Maren Ade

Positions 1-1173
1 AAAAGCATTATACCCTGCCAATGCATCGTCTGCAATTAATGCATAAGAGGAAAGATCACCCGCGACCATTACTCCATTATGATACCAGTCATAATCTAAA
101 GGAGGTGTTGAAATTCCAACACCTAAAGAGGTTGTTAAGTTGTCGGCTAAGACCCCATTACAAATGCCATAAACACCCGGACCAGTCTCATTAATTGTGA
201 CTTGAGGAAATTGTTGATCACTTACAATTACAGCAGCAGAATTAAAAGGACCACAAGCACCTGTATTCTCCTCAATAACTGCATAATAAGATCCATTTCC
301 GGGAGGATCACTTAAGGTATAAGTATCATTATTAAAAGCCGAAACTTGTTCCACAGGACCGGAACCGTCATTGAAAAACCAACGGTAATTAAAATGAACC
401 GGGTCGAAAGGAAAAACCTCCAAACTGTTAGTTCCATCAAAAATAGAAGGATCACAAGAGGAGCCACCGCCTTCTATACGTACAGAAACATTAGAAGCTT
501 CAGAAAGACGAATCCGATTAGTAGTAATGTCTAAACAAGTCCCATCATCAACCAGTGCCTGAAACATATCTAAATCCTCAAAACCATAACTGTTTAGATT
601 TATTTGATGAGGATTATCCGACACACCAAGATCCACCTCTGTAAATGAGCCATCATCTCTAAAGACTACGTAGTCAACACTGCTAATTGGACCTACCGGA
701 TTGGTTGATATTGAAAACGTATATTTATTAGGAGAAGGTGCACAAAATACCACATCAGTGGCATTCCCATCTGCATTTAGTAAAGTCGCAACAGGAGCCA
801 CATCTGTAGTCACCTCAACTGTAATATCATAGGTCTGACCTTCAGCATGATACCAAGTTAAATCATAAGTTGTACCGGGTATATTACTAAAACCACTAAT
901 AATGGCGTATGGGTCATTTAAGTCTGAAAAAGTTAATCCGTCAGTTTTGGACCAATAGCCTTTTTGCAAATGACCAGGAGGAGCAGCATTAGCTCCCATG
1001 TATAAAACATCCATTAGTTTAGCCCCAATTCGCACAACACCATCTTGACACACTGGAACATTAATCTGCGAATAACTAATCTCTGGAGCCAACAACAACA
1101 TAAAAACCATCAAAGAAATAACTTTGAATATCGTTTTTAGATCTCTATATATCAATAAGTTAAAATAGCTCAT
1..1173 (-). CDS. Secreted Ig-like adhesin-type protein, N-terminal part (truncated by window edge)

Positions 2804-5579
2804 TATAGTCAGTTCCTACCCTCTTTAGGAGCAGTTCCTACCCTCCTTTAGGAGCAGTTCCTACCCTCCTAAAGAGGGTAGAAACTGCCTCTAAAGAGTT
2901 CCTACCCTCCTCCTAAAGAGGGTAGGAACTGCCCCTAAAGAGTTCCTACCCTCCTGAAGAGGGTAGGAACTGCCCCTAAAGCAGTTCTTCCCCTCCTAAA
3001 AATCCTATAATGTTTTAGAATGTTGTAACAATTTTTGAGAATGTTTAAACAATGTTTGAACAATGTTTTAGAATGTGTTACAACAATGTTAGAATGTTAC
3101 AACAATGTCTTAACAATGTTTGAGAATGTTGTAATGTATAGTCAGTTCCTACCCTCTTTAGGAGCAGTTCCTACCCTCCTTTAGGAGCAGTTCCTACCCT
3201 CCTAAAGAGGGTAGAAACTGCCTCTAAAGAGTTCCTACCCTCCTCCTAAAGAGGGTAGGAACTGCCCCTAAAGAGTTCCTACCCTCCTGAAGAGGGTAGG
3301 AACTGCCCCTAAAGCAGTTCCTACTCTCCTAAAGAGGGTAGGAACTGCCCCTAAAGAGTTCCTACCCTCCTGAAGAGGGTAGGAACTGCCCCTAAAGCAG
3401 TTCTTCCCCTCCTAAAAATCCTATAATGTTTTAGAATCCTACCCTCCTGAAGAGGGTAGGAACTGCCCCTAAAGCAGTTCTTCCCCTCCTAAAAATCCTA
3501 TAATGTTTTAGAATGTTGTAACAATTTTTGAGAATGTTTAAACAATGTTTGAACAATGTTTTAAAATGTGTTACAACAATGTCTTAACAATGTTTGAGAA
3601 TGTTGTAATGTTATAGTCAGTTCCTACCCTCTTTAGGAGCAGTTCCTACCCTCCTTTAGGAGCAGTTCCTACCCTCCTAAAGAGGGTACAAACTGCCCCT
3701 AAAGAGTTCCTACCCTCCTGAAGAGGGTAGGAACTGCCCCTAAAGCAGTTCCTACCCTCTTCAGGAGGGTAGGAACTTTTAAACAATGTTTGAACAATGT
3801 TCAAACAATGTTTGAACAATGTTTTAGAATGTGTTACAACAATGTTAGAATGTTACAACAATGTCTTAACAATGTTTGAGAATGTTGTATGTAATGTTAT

Filmmaker Maren Ade made an auspicious debut as director with her student thesis film "The Forest for the Trees" (2003) before going on to generate considerable acclaim for her next two films - the complex "Everyone Else" (2009) and the wild comedy "Toni Erdmann" (2016) - as well as for producing a number of acclaimed international films. Born December 12, 1976 in Karisruhe, Germany, she made movies with a camcorder as a teenager before deciding to study film production and direction at the University of Television and Film in Munich. There, she founded a production company, Komplizen Films, with a fellow student, Janine Jackowski, with whom she produced her thesis film, "The Forest for the Trees" (2003). A drama about a new teacher struggling to find her way with a new job, the film was screened at several major festivals, including the 2005 Sundance Film Festival, where it earned the Special Jury Award. Her next feature, "Everyone Else" (2009), about a couple whose opposing personalities are tested by their friendship with another, more compatible pair, won the Jury Grand Prize at the 2009 Berlin International Film Festival, but Ade would not return to directing for another seven years, preferring instead to produce through Komplizen. Among their credits was "Sleeping Sickness" (2011), which earned the Silver Bear for Best Director at the 61st Berlin International Film Festival, and the three-part "Arabian Nights" (2015) for director Miguel Gomes. In 2016, she released her third effort as director, "Toni Erdmann," a comedy about a music teacher (Peter Simonischek) who adopts an outrageous alter ego in order to break down his daughter's steely reserve. The film, inspired in part by Andy Kaufman's anarchic character Tony Clifton, won the FIPRESCI Prize at the 2016 Cannes Film Festival, where it also received a nomination for the Palme d'Or prize.